'Thomas Becket: Life, Death, and Legacy'

I am writing to draw your attention to our call for papers for the international conference 'Thomas Becket: Life, Death, and Legacy,' which will take place from 11–14 November 2020 in Canterbury Cathedral, coinciding with the 850th anniversary of his martyrdom and the 800th anniversary of the translation of his relics into the Trinity Chapel. This conference is co-organised by scholars at the Cathedral, Christ Church University, and the University of Kent, and we are very grateful to the British Academy for supporting us. 

On 29 December 1170, four of King Henry II's knights murdered Archbishop Thomas Becket inside Canterbury Cathedral. News of this sacrilegious violence spread quickly and, in a matter of months, this merchant’s son from Cheapside had transformed into one of the most famous martyrs in medieval Europe. Supported by the circulation of new liturgies, miracle stories, sacred objects and holy relics, the cult of Becket dominated the sacred landscape of Christendom, stretching from Trondheim (Norway) to Monreale (Sicily) and reaching from Reykjavik (Iceland) to Tarsus (Turkey). His cult also attracted devotion from all ranks of society. Before the destruction of his shrine during the Reformation in 1538, innumerable pilgrims, including peasants, kings, lepers, monks, prisoners, mothers, and soldiers, ventured to Canterbury and returned with their very own relics and souvenirs. From Geoffrey Chaucer's Canterbury Tales to T. S. Eliot's Murder in a Cathedral, the stories of Becket's martyrdom and of the pilgrims who journeyed to Canterbury have continued to captivate the public imagination.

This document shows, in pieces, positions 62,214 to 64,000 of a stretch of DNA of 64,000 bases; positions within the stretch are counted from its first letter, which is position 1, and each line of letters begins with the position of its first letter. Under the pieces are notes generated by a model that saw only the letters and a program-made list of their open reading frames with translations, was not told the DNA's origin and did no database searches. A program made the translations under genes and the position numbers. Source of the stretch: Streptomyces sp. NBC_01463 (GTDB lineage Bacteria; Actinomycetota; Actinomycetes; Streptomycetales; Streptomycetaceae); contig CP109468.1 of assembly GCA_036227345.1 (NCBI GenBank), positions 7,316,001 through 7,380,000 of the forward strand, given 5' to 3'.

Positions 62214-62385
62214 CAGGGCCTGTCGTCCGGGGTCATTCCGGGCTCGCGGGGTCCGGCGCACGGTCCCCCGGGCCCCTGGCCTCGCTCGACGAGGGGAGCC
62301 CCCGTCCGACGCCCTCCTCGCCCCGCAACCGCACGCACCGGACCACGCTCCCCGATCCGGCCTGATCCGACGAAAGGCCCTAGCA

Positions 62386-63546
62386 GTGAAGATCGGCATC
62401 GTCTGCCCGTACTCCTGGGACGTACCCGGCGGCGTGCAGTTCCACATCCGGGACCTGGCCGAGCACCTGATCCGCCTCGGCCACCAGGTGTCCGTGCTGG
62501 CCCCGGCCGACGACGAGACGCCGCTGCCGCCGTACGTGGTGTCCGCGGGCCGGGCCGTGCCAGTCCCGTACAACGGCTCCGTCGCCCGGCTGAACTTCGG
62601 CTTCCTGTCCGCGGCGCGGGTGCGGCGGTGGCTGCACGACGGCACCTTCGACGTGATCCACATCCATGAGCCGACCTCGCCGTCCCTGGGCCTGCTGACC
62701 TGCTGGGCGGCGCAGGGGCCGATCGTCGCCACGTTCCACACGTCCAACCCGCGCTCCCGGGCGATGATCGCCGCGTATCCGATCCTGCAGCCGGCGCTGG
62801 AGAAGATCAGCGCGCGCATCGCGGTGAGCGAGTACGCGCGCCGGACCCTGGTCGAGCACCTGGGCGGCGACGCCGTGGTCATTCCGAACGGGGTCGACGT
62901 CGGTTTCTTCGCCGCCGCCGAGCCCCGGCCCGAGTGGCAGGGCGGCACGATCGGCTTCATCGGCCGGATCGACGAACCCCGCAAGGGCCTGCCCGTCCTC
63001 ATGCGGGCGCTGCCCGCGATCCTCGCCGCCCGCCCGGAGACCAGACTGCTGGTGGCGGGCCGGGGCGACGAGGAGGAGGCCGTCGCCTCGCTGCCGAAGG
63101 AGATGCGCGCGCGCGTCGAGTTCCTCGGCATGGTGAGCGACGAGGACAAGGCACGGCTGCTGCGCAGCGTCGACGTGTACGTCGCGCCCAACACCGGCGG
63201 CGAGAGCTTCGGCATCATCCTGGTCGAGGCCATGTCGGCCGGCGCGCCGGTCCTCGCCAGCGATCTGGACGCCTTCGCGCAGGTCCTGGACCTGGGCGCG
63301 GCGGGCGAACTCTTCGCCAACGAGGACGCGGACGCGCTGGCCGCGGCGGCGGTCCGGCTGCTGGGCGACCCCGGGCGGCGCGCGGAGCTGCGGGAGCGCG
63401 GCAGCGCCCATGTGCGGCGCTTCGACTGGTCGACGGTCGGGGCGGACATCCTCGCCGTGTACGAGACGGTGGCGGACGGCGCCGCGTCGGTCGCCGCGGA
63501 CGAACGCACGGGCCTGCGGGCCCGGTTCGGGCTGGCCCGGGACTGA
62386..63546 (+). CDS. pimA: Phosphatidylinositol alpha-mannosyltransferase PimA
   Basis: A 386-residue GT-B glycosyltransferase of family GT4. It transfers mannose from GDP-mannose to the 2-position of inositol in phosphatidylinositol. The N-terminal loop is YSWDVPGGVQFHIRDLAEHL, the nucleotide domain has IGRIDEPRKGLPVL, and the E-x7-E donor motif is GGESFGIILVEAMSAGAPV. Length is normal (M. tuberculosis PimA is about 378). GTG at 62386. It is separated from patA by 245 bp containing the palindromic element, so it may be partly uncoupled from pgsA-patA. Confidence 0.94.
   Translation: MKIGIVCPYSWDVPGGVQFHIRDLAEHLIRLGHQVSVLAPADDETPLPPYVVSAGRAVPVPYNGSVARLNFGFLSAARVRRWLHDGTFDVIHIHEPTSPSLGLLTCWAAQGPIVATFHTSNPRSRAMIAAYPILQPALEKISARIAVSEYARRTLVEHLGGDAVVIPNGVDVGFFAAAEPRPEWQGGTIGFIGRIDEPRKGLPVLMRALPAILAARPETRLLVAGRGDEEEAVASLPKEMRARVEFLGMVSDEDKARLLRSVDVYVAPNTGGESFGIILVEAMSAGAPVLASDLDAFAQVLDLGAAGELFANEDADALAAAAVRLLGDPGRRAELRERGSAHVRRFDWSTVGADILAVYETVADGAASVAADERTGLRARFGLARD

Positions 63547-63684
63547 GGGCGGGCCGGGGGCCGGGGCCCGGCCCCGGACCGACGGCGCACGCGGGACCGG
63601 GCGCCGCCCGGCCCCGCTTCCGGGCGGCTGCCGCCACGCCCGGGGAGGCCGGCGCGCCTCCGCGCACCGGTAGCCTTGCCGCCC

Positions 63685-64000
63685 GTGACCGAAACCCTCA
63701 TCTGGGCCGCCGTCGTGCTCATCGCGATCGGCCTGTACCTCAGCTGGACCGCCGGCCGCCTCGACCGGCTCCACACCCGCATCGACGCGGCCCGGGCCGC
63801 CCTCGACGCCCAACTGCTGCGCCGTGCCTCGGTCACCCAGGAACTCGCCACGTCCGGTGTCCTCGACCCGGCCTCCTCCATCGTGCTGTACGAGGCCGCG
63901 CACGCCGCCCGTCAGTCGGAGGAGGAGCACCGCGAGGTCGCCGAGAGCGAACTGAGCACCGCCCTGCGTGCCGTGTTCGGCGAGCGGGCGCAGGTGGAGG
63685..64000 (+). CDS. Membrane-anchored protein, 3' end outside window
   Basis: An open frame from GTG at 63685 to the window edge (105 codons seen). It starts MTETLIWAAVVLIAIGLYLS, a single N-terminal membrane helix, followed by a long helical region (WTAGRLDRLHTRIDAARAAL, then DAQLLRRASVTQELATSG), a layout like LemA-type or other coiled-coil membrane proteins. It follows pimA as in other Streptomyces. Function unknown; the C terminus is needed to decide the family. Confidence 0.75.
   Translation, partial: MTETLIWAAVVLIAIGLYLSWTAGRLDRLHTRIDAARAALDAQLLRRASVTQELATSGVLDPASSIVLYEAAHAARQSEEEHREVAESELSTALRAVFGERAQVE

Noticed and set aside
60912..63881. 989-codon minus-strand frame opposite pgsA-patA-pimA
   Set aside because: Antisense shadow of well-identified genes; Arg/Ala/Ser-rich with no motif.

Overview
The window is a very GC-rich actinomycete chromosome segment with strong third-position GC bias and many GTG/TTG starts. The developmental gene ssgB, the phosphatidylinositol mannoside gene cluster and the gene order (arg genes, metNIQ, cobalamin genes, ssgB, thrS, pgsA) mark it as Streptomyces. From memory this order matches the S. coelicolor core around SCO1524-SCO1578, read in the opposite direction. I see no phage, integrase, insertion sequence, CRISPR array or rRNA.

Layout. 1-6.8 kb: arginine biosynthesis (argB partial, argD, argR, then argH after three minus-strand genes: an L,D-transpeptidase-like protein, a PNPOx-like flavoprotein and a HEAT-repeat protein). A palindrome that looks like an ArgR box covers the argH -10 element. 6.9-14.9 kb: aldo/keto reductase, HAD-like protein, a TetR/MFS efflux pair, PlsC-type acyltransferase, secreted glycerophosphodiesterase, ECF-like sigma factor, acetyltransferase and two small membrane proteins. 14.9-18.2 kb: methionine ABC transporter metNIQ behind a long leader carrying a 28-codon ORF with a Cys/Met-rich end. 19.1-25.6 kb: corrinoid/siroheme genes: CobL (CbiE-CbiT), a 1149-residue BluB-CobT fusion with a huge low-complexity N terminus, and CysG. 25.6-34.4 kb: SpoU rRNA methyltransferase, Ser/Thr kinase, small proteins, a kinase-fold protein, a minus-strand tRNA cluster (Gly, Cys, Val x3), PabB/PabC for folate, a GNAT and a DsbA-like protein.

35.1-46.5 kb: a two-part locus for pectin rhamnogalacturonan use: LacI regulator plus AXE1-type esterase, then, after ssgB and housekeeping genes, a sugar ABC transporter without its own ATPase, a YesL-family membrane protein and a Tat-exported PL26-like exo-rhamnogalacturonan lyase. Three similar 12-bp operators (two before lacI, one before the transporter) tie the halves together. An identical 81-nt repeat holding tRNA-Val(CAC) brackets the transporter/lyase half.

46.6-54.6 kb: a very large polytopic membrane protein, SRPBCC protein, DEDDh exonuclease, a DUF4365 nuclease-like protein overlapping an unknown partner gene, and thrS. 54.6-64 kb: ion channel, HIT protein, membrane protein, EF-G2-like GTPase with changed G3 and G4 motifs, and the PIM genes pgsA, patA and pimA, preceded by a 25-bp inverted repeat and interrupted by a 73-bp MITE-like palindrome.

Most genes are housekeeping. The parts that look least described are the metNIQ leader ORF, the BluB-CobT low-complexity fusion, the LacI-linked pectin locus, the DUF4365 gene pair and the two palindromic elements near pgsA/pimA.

The year 2020 marks the 850th anniversary of Becket's martyrdom and the 800th anniversary of the translation of his body into the Trinity Chapel of Canterbury Cathedral. To commemorate his extraordinary life and legacy at Canterbury, scholars at Canterbury Cathedral, Canterbury Christ Church University, and the University of Kent will co-host an academic conference at Canterbury Cathedral from 11–14 November 2020.

If you would like to share your research on Becket on this special occasion, please submit an abstract of no more than 350 words with your proposed title, name, and affiliation to CanterburyBecket2020@gmail.com by Monday 21 October 2019. Each paper will be 30 minutes in length and we are hoping to produce an edited collection after the conference. If you have any questions about this conference, please contact Dr Emily Guerry (E.Guerry@kent.ac.uk) or Prof Louise Wilkinson (Louise.Wilkinson@Canterbury.ac.uk).We hope that your papers offer new, interdisciplinary approaches to the study of Becket (both locally at Cantebury and within a wider European context) and we want to offer an inclusive chronology of scholarship on Becket that stretches across medieval, early modern, and modern history. Please do share/forward/circulate this CFP with other colleagues and students too.

16/10/2019 01:32:19
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